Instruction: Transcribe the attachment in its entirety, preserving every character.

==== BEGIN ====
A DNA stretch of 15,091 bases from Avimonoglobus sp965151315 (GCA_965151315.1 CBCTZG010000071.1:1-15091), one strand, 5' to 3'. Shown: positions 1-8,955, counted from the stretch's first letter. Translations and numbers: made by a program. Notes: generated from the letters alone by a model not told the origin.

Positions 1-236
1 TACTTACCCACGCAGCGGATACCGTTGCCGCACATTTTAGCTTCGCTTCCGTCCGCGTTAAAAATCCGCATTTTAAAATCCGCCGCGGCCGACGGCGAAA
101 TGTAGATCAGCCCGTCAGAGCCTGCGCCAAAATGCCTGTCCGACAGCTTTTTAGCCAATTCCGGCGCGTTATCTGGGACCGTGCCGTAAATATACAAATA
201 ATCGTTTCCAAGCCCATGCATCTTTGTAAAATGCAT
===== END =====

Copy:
A DNA stretch of 15,091 bases from Avimonoglobus sp965151315 (GCA_965151315.1 CBCTZG010000071.1:1-15091), one strand, 5' to 3'. Shown: positions 1-8,955, counted from the stretch's first letter. Translations and numbers: made by a program. Notes: generated from the letters alone by a model not told the origin.

Positions 1-236
1 TACTTACCCACGCAGCGGATACCGTTGCCGCACATTTTAGCTTCGCTTCCGTCCGCGTTAAAAATCCGCATTTTAAAATCCGCCGCGGCCGACGGCGAAA
101 TGTAGATCAGCCCGTCAGAGCCTGCGCCAAAATGCCTGTCCGACAGCTTTTTAGCCAATTCCGGCGCGTTATCTGGGACCGTGCCGTAAATATACAAATA
201 ATCGTTTCCAAGCCCATGCATCTTTGTAAAATGCAT